I’m reminded once again that words aren’t precise, and that sometimes the wrong meaning is conveyed when you can’t see the body language that goes along with the words being spoken. I probably would have said the same thing Sarah did because it’s something I’ve heard all my life — but if there’s no one to tell you gently why it’s hurtful, then you’ll continue to say it out of ignorance rather than any ill will.

        Thank you, tallgirl, for your perspective and, Sarah, for your heartfelt acknowledgement of another point of view. As YourLibrarian noted, respect is key to civilized conversation. It’s hard to learn if you’re busy yelling.

  • Lower L

    I find myself wishing that Mrs. Robinson were wearing a belt, for more visual interest, but maybe the cut of her dress wouldn’t work well with it.

    • tallgirl1204

      I’m thinking that she is thinking that the dress is comfortable and is hiding her mature body– I bet she is not a fan of spanx and the other corsetry women of a certain age (even those with personal trainers) often resort to in order to wear more shapely frocks. That said, I would like the dress better if it was more schuzzed around the neckline– if it had something to more clearly draw our attention up to her beautiful face.

    • Her dress reads a little bit “house dress” for me.

  • stubbornthoughts

    This isn’t clothing based, but I simply LOVE that Michelle and the girls always wear their hair naturally. I’m sure they might have their share of styling help, but their hair always looks great!

    • KendraMR

      The First Lady is definitely wearing extensions for fullness. I’m not sure, but Mrs. Robinson may have some pieces in her hair as well.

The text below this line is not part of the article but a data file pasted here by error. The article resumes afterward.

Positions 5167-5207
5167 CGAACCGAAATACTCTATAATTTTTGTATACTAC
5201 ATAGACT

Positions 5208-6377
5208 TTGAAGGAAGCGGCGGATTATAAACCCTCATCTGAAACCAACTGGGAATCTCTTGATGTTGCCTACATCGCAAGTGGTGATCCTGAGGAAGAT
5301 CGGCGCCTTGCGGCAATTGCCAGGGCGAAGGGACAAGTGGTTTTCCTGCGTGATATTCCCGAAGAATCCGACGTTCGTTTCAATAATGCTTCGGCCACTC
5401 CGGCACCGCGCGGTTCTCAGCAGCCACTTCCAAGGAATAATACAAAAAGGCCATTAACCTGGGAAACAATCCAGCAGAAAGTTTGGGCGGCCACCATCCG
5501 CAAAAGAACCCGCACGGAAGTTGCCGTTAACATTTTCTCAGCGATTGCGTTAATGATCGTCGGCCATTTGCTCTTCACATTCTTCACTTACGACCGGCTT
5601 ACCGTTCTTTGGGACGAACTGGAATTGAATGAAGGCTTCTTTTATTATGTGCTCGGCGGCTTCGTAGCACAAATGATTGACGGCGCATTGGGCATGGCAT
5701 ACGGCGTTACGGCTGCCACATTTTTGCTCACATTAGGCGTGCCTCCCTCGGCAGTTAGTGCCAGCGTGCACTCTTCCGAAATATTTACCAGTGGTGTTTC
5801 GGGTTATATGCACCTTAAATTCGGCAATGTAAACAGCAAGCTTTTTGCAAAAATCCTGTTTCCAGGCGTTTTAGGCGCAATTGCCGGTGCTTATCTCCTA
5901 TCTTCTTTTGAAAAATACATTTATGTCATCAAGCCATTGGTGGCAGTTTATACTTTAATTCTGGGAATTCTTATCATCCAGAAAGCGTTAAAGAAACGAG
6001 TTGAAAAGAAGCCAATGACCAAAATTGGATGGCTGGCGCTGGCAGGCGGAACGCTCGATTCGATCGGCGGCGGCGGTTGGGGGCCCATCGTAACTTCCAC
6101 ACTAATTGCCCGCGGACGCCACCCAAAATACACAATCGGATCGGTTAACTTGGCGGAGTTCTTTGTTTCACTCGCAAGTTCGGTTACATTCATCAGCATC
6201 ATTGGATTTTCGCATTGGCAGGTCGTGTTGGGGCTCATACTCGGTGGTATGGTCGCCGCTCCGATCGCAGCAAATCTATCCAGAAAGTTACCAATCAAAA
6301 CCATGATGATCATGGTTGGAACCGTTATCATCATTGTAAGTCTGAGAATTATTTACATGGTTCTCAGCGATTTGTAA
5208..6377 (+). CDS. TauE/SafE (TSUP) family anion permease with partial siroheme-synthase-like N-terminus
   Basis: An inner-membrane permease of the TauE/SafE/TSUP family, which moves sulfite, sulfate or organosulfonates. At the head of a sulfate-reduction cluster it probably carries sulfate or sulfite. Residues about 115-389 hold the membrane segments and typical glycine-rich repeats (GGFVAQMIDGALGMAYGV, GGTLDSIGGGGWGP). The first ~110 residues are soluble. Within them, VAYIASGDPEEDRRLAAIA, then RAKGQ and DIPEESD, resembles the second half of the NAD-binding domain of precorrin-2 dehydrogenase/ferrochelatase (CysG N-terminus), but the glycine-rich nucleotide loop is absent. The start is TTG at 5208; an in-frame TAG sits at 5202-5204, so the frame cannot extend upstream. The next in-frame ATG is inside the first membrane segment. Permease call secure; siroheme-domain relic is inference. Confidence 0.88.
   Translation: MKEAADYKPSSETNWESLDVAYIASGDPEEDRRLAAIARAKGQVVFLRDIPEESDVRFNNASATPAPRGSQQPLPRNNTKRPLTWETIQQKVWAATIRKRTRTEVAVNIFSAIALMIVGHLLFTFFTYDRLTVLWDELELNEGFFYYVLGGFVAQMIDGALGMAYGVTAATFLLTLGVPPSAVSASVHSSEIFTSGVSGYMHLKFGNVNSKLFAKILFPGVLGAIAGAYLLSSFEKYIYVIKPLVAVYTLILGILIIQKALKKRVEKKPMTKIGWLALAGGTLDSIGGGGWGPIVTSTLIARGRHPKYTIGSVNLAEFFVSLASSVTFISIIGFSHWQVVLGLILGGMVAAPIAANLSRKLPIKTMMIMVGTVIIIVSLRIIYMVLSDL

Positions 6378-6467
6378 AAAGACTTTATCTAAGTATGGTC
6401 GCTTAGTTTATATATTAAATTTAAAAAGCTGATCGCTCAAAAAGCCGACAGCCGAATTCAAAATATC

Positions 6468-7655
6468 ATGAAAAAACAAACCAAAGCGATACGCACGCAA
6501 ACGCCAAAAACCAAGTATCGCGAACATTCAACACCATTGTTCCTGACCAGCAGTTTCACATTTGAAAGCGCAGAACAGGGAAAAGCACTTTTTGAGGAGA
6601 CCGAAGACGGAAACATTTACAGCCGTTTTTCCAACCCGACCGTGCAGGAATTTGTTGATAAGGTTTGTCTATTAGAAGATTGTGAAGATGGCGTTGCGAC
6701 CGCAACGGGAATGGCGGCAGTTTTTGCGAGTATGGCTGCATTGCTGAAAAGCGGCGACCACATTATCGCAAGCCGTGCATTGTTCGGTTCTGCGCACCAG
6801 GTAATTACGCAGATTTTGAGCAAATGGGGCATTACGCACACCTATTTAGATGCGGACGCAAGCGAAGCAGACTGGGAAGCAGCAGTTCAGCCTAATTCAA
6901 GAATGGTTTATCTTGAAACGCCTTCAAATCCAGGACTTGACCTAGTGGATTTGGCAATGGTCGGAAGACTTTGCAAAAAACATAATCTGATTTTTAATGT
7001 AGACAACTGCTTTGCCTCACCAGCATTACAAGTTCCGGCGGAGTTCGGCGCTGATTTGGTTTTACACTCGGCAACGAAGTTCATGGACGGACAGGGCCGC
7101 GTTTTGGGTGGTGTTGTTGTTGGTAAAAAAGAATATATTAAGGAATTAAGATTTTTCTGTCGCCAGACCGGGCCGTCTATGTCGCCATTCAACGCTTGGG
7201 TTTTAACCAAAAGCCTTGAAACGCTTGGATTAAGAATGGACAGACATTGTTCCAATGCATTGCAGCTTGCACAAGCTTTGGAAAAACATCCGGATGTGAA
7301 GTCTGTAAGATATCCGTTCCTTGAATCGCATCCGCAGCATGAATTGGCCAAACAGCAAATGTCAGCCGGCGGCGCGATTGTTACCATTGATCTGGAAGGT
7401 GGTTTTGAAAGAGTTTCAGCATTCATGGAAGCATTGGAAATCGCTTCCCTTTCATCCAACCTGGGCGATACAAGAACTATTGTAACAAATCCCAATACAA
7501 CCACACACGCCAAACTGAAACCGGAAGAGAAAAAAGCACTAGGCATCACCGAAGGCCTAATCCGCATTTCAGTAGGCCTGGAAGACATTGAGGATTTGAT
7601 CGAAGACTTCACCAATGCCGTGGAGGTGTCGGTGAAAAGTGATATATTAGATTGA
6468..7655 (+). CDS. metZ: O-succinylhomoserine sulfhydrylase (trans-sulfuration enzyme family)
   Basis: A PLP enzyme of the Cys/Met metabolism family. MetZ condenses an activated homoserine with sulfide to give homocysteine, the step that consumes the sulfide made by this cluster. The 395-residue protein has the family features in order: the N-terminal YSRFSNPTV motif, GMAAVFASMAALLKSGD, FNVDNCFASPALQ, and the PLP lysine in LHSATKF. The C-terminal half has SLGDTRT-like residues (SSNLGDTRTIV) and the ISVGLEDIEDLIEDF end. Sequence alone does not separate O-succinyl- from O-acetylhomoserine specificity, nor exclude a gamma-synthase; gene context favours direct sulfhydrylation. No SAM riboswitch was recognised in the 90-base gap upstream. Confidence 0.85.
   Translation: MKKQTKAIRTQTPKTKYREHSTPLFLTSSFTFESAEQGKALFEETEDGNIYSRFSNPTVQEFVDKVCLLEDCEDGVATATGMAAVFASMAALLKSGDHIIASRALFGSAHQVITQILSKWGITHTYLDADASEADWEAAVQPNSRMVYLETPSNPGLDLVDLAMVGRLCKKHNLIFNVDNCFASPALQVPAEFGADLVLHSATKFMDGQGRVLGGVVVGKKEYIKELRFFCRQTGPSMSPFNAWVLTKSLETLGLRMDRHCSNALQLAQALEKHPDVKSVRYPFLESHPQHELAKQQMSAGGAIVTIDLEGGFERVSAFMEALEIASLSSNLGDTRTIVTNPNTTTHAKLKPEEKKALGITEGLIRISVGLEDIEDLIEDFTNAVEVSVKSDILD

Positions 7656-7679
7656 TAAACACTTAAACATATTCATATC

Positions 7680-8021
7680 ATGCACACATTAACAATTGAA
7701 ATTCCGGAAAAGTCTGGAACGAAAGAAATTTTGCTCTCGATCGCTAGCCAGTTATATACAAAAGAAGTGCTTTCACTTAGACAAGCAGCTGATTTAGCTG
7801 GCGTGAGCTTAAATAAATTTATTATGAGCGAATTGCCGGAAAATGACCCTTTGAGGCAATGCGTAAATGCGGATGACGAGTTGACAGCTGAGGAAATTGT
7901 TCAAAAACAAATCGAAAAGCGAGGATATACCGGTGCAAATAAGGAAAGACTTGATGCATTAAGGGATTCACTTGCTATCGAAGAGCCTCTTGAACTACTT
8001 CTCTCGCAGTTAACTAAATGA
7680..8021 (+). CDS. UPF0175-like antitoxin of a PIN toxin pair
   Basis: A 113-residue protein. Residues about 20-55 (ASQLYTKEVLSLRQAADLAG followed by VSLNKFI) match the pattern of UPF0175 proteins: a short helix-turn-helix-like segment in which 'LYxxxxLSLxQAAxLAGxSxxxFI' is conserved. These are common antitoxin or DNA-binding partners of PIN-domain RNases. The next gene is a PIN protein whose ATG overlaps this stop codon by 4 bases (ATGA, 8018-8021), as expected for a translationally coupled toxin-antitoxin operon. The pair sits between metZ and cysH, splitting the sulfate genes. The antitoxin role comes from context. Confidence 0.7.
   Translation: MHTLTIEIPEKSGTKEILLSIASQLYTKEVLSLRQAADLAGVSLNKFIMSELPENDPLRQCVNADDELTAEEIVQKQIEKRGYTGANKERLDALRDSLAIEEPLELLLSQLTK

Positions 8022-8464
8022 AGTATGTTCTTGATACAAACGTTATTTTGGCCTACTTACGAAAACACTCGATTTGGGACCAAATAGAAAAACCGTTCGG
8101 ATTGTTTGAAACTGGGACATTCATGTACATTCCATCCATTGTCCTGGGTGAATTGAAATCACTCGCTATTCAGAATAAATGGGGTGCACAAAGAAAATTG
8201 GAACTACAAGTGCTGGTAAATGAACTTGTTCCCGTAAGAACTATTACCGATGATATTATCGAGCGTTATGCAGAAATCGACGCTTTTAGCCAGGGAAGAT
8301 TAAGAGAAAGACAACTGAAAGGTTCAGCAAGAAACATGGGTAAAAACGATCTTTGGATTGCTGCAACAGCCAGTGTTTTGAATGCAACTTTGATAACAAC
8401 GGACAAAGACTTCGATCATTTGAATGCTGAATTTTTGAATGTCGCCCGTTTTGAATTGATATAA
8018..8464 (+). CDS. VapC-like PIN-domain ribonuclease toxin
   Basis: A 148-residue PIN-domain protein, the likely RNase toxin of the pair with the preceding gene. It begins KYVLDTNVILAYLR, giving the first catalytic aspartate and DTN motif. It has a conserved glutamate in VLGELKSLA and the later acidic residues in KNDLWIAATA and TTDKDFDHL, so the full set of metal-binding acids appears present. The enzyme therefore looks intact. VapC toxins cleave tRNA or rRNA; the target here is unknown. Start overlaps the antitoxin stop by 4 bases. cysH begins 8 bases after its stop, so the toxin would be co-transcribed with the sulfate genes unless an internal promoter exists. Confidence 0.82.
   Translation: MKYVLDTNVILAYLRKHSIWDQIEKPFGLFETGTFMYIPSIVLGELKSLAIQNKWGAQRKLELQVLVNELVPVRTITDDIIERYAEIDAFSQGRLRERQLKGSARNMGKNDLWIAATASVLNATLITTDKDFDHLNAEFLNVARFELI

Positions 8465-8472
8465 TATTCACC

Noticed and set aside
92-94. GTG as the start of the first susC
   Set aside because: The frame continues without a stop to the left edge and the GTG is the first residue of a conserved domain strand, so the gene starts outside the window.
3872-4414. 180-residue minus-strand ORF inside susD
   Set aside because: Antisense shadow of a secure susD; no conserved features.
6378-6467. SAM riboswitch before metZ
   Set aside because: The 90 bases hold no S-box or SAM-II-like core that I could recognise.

• MilaXX

        Michelle has always had thick full hair. Ms Robinson certainly does not have extra help. In fact my mom’s hair looks just like hers..It just looks like thick hair to my eye.

        • KendraMR

          While Michelle does have thick hair, it’s never been that thick. You can tell difference from the first term to now.

    • Alloy Jane

      FYI, that is not natural hair, that is pressed hair. On all four.

  • LaSylphide

    Red is not my favorite color, mainly because it can overwhelm the wearer. But it flatters Michelle’s skin tones, and she’s tall enough to look majestic. And the kids look great. It’s been fun watching them grow up into mini-fashionistas.

  • suzq

    OK…I am now obsessed with Peng Liyuan’s jacket. How magnificent is that?

    Naeem Khan scores again and again. He is such a genius designer.

  • Kitten Mittons

    I saw the Miley Cyrus post and then this. My brain is now leaking out my ears.
    FLOTUS looks spectacular. Really, they all do. Just stunning, dignified, stylish women and young ladies.

    • LJCdoc

      I needed this after that Miley crap.

      • Kitten Mittons

        It’s amazing how you can look at Miley and go, “Well, she’s at a club, her important bits are covered, she’s not falling down, and her tongue is put away, so a win, I suppose.” And then you see this and say, “Was I drunk?!”

        Totally different circumstances, venues, etc. I get all that. But the gap between these pics and Miley’s makes the Grand Canyon look like a pothole.
        I’m losing too much grey matter. I can’t ponder it anymore.

        • LJCdoc

          To be fair (or bitchy, whatever), the only reason she’s not falling down is because 2 handlers were holding her up.

        • demidaemon

          You could be suffering from picture drunkness via subject matter.

  • Danielle

    The first mama is ah-mazing. You go, Mrs. Robinson!

  • Akemi

    Those girls are so gorgeous. Love all of the dresses!

  • Judy_S

    Well, 4 of the 5 women presumably did have a chance to co-ordinate–and red is an auspicious color! Agreed that the dress looks better close up. It’s so splashy and intricate without distracting from her face.

  • luludexter

    That is a beautiful dress. I don’t mind the matchy shoes in this case, it seems to simplify the look given how elaborate the decoration on the dress is. and Ms. O has a good track record on not always matching her shoes, so I give her a pass. A nice idea to wear red in China too.

  • Guest

    maybe, but it has a cultural relevance that helps the diplomatic nature of the visit.

  • Alfred Cox

    Flawless. Gorgeous. Legendary. What else is there to say?

  • e jerry powell


  • Missy